No move on payday lenders three months after reform pledge

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Vulnerable Australians are still dragged into paying exorbitant interest rates on payday loans and rented household goods, three months after the government pledged to get the industry back on track, according to consumer groups.

A government-commissioned study last year found that some customers were paying interest rates equivalent to 884% on merchandise under lease-to-own contracts, with one customer paying $ 3,042 for a clothes dryer worth of $ 345.

The government has promised to cap payday loan repayments offered by Nimble. Credit:Esther han

Revenue and Financial Services Minister Kelly O’Dwyer pledged in November to implement 21 of the 24 recommendations of the review, in part or in full. They included capping consumer rental charges at 4% of the commodity base price per month for up to 48 months and limiting payday loan repayments to 10% of the borrower’s income.

Gerard Brody, chief executive of the Consumer Action Legal Center, said low-income people are always trapped with expensive goods and often end up paying off multiple loans at once while consumer groups wait for reforms.

An alliance of consumer groups, including Consumer Action, CHOICE, Financial Counseling Australia, Financial Rights Legal Center and Good Shepherd Microfinance, will travel to Parliament in Canberra on Monday to demand that the reforms be passed immediately.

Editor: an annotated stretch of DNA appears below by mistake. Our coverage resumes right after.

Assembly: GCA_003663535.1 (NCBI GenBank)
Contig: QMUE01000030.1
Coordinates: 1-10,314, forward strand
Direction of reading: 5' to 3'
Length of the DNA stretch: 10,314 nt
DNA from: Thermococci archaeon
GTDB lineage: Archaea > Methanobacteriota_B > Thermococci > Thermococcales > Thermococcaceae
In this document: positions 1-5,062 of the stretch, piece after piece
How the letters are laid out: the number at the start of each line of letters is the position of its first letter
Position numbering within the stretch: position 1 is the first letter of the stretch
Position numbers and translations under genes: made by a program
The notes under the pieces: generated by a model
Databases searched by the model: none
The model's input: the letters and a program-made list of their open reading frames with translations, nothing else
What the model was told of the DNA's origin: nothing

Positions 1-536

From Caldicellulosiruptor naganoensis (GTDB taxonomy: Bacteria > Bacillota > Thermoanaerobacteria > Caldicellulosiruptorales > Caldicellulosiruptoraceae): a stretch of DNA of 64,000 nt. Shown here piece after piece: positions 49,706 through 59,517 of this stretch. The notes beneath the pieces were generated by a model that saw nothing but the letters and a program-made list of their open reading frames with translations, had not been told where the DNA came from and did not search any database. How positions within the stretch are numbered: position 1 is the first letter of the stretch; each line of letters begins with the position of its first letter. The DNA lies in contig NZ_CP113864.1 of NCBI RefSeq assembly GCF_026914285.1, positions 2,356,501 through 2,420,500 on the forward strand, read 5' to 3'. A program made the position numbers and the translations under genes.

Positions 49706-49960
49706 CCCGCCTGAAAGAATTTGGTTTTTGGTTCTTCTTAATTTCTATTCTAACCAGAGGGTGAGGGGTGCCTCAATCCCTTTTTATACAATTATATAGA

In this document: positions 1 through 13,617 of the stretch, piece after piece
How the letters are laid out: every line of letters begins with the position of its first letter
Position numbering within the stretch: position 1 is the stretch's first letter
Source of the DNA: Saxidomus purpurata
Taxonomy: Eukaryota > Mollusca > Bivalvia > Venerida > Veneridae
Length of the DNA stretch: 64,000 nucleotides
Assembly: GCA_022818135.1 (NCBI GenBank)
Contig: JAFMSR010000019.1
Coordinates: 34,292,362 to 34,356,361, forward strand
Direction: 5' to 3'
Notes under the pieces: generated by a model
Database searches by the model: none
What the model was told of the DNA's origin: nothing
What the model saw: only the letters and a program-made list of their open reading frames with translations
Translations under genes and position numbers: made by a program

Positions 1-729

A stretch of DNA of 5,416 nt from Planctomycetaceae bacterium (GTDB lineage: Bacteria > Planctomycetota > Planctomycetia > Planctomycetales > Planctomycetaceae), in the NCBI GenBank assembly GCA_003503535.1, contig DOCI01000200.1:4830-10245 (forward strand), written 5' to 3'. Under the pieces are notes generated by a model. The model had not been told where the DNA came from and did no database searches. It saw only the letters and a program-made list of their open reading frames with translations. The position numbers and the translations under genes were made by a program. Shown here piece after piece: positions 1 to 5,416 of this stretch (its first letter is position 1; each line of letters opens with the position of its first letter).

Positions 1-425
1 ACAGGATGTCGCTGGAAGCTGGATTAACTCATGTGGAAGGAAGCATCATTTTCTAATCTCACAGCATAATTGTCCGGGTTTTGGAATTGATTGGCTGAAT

Revenue and Financial Services Minister Kelly O'Dwyer pledged in November to implement 21 of the 24 recommendations of the review, in part or in full.

Revenue and Financial Services Minister Kelly O’Dwyer pledged in November to implement 21 of the review’s 24 recommendations, in part or in full. Credit:Andrew Meares

“We welcome the government’s commitment to implement them. We just want to explain the real impact on people’s lives that the passage of this legislation will have.

Mr Brody said the small loan industry was pressuring parliamentarians against some of the measures, including the important “affordability” recommendation that would lower the ceiling on payday loan repayments by 20 percent of gross income. ‘a customer at 10 percent of their after tax. Income.

The change is designed to prevent customers from falling into a cycle of taking out multiple loans to meet repayments, which Brody says is common.

Consumer Action last week filed a Federal Court action against Radio Rentals on behalf of a customer who alleges the company signed a rental agreement to them without properly assessing whether they could afford it.